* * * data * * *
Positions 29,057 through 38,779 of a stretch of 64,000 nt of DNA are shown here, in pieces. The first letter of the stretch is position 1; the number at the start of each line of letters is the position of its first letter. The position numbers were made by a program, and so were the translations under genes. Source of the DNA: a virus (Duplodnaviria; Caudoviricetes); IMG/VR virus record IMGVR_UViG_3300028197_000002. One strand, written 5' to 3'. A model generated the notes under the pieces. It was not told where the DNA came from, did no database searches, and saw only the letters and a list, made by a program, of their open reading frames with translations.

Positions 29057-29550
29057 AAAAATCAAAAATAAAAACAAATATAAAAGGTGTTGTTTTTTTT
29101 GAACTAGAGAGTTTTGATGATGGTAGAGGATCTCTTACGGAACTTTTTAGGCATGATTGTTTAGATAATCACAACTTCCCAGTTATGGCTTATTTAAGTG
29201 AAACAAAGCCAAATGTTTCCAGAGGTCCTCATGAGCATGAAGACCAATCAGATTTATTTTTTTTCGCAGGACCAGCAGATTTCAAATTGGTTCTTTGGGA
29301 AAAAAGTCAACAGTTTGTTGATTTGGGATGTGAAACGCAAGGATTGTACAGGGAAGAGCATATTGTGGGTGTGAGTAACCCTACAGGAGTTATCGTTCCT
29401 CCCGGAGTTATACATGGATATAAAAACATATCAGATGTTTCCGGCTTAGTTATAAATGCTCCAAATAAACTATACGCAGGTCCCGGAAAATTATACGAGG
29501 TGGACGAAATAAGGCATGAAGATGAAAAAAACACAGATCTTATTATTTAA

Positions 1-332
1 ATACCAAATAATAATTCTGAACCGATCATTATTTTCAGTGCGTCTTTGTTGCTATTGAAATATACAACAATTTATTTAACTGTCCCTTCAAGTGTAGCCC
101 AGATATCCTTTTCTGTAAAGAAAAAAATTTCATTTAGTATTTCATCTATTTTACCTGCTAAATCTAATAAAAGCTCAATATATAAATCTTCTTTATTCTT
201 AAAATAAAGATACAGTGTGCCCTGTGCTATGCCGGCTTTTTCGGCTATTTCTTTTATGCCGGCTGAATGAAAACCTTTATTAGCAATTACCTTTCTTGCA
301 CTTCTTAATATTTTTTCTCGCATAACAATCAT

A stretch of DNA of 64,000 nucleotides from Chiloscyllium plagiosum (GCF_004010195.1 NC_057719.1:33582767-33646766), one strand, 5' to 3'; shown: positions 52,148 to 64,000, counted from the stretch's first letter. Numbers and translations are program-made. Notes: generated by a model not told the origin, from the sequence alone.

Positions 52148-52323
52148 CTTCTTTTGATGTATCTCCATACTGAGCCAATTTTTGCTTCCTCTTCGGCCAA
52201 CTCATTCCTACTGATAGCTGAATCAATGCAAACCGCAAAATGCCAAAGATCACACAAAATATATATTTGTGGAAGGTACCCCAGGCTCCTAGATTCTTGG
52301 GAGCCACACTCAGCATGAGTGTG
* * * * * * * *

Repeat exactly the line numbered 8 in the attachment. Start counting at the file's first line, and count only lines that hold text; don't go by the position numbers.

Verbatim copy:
29501 TGGACGAAATAAGGCATGAAGATGAAAAAAACACAGATCTTATTATTTAA